is a cloth that recounts a slave sale separating a mother and her daughter. The sack belonged to a nine-year-old girl Ashley which was a parting gift from her mother, Rose, after Ashley had been sold. Rose filled the sack with a dress, braid of her hair, pecans, and "my love always"
The historian Ira Berlin called this forced migration of slaves the "Second Middle Passage", because it reproduced many of the same horrors as the Middle Passage (the name given to the transportation of slaves from Africa to North America). These sales of slaves broke up many families, with Berlin writing that whether slaves were directly uprooted or lived in fear that they or their families would be involuntarily moved, "the massive deportation traumatized black people". Individuals lost their connection to families and clans. Added to the earlier colonists combining slaves from different tribes, many ethnic Africans lost their knowledge of varying tribal origins in Africa. Most were descended from families who had been in the U.S. for many generations.
Slaves Waiting for Sale: Richmond, Virginia
All slaves in only the areas of the Confederate States of America that were not under direct control of the United States government were declared free by the Emancipation Proclamation, which was issued on January 1, 1863, by President Abraham Lincoln. While personally opposed to slavery, Lincoln believed that the Constitution did not give Congress the power to end slavery, stating in his first Inaugural Address that he "had no objection to [this] being made express and irrevocable" via the Corwin Amendment. On social and political rights for blacks, Lincoln stated, "I am not, nor ever have been in favor of making voters or jurors of negroes, nor of qualifying them to hold office, nor to intermarry with white people, I as much as any man am in favor of the superior position assigned to the white race." The Emancipation Proclamation did not apply to areas loyal to, or controlled by, the Union. Slavery was not actually abolished in the U.S. until the passage of the 13th Amendment which was declared ratified on December 6, 1865.
About four million black slaves were freed in 1865. Ninety-five percent of blacks lived in the South, comprising one third of the population there as opposed to one percent of the population of the North. Consequently, fears of eventual emancipation were much greater in the South than in the North. Based on 1860 census figures, 8% of males aged 13 to 43 died in the civil war, including 6% in the North and 18% in the South.
Reconstruction Era to World War II
The mob-style lynching
of Will James, Cairo, Illinois, 1909. A crowd of thousands watched the lynching.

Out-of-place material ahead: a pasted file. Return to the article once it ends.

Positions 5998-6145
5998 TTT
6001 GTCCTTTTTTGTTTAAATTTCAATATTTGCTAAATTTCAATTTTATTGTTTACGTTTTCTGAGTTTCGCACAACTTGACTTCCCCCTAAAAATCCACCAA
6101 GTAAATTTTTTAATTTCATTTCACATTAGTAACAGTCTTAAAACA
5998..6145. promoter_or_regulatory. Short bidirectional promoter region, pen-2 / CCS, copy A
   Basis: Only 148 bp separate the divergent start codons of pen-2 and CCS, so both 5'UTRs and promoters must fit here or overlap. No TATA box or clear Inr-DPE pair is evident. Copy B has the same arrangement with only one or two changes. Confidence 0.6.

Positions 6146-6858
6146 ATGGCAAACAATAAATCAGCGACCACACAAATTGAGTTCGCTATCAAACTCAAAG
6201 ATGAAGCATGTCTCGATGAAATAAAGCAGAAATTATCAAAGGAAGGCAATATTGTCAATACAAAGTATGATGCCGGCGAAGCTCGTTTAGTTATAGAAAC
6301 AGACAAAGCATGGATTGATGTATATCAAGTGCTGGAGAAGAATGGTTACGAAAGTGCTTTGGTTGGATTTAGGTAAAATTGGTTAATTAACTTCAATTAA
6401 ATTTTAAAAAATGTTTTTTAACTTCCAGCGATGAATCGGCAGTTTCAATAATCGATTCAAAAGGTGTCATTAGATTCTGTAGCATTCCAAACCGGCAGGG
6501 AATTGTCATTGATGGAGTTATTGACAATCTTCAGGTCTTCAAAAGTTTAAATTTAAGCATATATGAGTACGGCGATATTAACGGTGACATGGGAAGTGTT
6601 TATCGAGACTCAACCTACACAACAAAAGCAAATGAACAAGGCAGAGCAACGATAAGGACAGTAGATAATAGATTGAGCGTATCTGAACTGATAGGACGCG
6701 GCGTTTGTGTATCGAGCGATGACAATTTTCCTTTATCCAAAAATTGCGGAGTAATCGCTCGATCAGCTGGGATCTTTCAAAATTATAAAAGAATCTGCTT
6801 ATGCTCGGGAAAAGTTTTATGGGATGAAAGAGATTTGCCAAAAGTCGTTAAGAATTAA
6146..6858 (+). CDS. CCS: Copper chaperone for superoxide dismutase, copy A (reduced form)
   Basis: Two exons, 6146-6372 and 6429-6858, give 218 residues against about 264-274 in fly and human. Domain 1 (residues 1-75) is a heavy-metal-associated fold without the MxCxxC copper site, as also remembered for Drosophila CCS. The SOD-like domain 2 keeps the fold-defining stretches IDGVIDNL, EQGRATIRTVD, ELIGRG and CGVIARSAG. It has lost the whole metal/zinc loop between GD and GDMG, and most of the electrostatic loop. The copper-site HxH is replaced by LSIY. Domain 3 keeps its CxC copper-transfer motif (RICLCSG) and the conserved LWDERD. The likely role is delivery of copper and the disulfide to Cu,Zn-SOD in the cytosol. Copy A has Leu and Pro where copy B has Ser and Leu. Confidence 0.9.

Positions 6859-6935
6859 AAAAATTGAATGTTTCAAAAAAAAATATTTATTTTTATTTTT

After the Civil War, the 13th amendment in 1865, formally abolishing slavery, was ratified. Furthermore, Congress passed the Civil Rights Act of 1866, which broadened a range of civil rights to all persons born in the United States. Despite this, the emergence of "Black Codes", sanctioned acts of subjugation against blacks, continued to bar African-Americans from due civil rights. The Naturalization Act of 1790 limited U.S. citizenship to whites only, and in 1868 the effort toward civil rights was underscored with the 14th amendment which granted citizenship to blacks. The Civil Rights Act of 1875 followed, which was eliminated in a decision that undermined federal power to thwart private racial discrimination. Nonetheless, the last of the Reconstruction Era amendments, the 15th amendment promised voting rights to African-American men (previously only white men of property could vote), and these cumulative federal efforts, African-Americans began taking advantage of enfranchisement. African-Americans began voting, seeking office positions, utilizing public education.
By the end of Reconstruction in the mid 1870s, violent white supremacists came to power via paramilitary groups such as the Red Shirts and the White League and imposed Jim Crow laws that deprived African-Americans of voting rights and instituted systemic discriminatory policies through policies of unequal racial segregation. Segregation, which began with slavery, continued with Jim Crow laws, with signs used to show blacks where they could legally walk, talk, drink, rest, or eat. For those places that were racially mixed, non-whites had to wait until all white customers were dealt with. Segregated facilities extended from white only schools to white only graveyards.